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Space corridor logistics of temperature-sensitive goods
NASA called for the commercial logistics sector to help bring new ideas and innovation to their Artemis program.
earth from space

At the SpaceWaves virtual conference presented by FreightWaves on December 3, 2020, NASA called for the commercial logistics sector to help bring new ideas and innovation to their Artemis program. By 2024, NASA plans to bring the first woman and the next man to the moon and establish the Gateway outpost in the moon's orbit. This program would bring people to the moon to stay and facilitate future deep-space exploration. A manned Mars mission is in NASA's sights for the 2030s.

To reach these goals, NASA recognizes the need for the development of completely autonomous systems. Because of the distance of over 200,000 miles to the moon, any communication from earth would not occur in real-time but have a 2.5-second delay, making remote control operation a challenge. For Mars, the communication delay would be an insurmountable 40 minutes. Automated guidance systems must ensure that unmanned spacecraft can dock itself to the Gateway. Decision-making capabilities and machine-learning are necessary for every robotic system without an in-person operator.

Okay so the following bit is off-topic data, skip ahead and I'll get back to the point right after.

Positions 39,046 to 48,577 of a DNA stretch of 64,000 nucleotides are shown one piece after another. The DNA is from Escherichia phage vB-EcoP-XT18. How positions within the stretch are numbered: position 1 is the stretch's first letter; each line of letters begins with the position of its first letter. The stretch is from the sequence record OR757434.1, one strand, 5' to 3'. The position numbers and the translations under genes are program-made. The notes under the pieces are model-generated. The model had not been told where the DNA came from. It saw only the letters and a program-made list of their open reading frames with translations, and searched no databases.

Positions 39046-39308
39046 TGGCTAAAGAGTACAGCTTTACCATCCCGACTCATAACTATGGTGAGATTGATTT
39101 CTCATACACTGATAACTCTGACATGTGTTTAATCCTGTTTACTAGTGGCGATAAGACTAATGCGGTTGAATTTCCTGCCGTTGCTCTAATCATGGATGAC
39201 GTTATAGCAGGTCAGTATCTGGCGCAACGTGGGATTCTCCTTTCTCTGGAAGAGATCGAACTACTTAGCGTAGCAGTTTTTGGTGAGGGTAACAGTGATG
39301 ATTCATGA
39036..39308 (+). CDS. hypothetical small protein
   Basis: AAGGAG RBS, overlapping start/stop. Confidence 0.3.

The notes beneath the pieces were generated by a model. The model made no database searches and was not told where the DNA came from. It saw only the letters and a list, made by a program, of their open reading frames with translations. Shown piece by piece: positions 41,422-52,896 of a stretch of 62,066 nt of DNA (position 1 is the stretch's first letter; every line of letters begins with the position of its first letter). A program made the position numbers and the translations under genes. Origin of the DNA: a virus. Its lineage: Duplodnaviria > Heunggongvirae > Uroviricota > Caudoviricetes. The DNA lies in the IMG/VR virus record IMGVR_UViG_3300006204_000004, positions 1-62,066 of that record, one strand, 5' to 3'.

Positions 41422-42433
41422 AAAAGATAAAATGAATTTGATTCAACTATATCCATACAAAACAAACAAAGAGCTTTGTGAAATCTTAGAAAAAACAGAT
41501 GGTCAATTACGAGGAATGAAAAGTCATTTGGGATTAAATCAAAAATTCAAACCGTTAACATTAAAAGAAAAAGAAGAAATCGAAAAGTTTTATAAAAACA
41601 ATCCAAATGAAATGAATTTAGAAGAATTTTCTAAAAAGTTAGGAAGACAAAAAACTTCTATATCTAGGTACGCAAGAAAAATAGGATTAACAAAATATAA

Cargo packaging is another challenge, from basic supplies to large equipment. Rapid temperature changes and radiation are among the extreme conditions cargo faces on the days-long journey to the Gateway. The packaging solutions to these hurdles are limited by weight, volume, as well as the ability for the material to be repurposed or recycled later in the mission.

The uncharted logistics of deep space deliveries has prompted NASA to approach the commercial sector. There are complex questions that still need answers: how to plan given widely-spaced possible delivery windows, how to accommodate changing demand with such a large delivery time, and how to reduce costs and improve efficiency. Mark Wiese, manager of deep space logistics for the Gateway program, discussed how NASA plans to take existing technology used in the logistics sector today and "translate" it to their application of the supply chain in space.

“This is where specialist companies like Able Freight have an opportunity”, says Orlando Wong, CEO of Able Freight. “For 28 years our company manages cold chain air freight logistics for hundreds of business clients”. And continues: “While deep space presents new challenges at much lower temperatures, in our industry we already operate under strict requirements”.

Able Freight can bring ideas and innovation to NASA. Michael Kronenberg, CSO/CTO of Able Freight, confirms: “It's an exciting time to consider the possibilities of where technology and innovation can take us and how to collaborate with NASA bringing Able Freight’s perishable logistics experience into space!"

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